I would say, first and foremost, I’m a communicator. And that might be a bit broad-sounding at first, but as you talked about, I started my journey as a musician. I’ve been a musician ever since I can remember. I never honestly remember a time where I didn’t go over to the piano and. Try to express myself through there, most of my life, I have been kind of a quiet, introverted person. I haven’t spent a lot of time going. New connections, people starting new conversations about a group full of one hundred people, you’re not going to see me just going around introducing myself to random strangers a lot. But I learned the value of communication through music first, which was I can take something that’s inside of me like a feeling and experience, maybe even a memory. And I can with the piano, which is what I play, I can take and express that to someone I don’t even know, to someone I’ve never met before and probably will never see again in a way that connects with them. They get that. And I started doing that, of course, at home first, and then opportunities started rising for me. I grew up in a very religious family, so I started going playing at church and I didn’t even read music. And in fact, I still don’t read music very well. And so it was like, how do I do this in a way that other people can follow in a way that there was congregational singing, there was structure there. And and the journey of saying not only how can I express myself, but how can I express myself in a way that’s relevant in this context and to this message that bled over into. The desire to not only express myself, but to have something positive, to express, to enjoy my life, because for a lot of years I wouldn’t say I was depressed, but I certainly wasn’t happy. I as a result of misinterpretation, misguided use of religion. I had a lot of guilt, a lot of just a lot of anxiety and uncertainty about where my life was going, how worthy I was of success as a person. All of that because. We know that culturally we live in a very limiting. People’s mindsets are limited, and that especially goes to a lot of times, sadly, people who are very religious, it’s all about we’ve got to keep things the way they are. We need to stay the traditions. You know, you’re in our club, you act this way. And I was kept I was with someone asking why? Because I realized partially through my interest in music that. The possibilities are limitless, art loves diversity, and in music, you don’t have beauty if you just have one note, you don’t have beauty. If you just have one rhythm, you have different things that are inherently. As opposed to each other, inherently different from each other, working together to create a common good, a common blessing. And that was something that intrigued me because I didn’t see that in my church. I didn’t see that in the people. I saw everyone trying to be the same. And so. I started asking those questions of. How can I improve my life, how can I attract these different energies that are not like me and then are new that I can learn from, that will ultimately elevate that experience?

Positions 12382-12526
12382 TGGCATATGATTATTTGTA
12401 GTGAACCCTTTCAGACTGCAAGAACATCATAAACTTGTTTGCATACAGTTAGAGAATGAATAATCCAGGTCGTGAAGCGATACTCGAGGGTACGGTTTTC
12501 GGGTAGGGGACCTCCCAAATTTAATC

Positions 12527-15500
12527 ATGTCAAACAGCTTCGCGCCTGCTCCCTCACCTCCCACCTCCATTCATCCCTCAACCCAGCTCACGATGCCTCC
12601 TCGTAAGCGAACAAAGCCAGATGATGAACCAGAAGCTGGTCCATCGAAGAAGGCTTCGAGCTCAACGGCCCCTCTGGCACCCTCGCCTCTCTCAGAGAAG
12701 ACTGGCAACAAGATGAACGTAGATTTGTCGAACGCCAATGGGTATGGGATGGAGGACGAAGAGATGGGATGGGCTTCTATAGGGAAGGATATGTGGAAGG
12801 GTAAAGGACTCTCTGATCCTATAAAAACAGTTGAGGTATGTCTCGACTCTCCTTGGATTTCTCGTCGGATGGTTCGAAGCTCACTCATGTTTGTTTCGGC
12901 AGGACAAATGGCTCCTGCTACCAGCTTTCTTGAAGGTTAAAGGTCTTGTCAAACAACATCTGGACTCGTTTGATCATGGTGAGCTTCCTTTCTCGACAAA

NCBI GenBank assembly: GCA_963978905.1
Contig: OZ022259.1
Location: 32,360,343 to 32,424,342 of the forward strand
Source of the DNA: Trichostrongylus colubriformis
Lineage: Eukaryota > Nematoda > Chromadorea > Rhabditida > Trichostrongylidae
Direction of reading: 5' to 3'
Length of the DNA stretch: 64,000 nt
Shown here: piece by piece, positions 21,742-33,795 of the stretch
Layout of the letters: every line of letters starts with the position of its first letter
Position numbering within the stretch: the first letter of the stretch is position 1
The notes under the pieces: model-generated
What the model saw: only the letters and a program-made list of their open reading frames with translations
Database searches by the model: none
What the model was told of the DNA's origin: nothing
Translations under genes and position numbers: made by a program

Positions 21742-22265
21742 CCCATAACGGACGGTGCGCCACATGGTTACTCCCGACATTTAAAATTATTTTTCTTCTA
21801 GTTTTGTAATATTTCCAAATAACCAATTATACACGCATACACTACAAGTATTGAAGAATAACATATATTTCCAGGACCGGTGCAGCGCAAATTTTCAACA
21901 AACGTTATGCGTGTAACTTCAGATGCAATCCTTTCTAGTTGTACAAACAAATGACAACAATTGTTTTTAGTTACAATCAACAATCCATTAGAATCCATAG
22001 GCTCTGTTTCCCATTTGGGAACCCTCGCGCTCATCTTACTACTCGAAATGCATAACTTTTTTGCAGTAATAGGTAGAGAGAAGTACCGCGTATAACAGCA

So, I mean, what you just said and I want people to kind of like recap again. Right. Go back to three minutes and the beginning of this episode, I said that he was an influencer, he’s a life coach and he’s a musician. And that his answer, he just defined why he’s a life coach. He kind of just gave you a pure example of what life coaching is really all about. Right. Is about taking your condition, understanding your journey and understanding multiple people’s journey and helping them get from point A to point B. And he’s on that journey himself. So it makes sense that you want it to be a life coach. So just dove into that a little bit more like why did you want to become a life coach and what did that journey look like?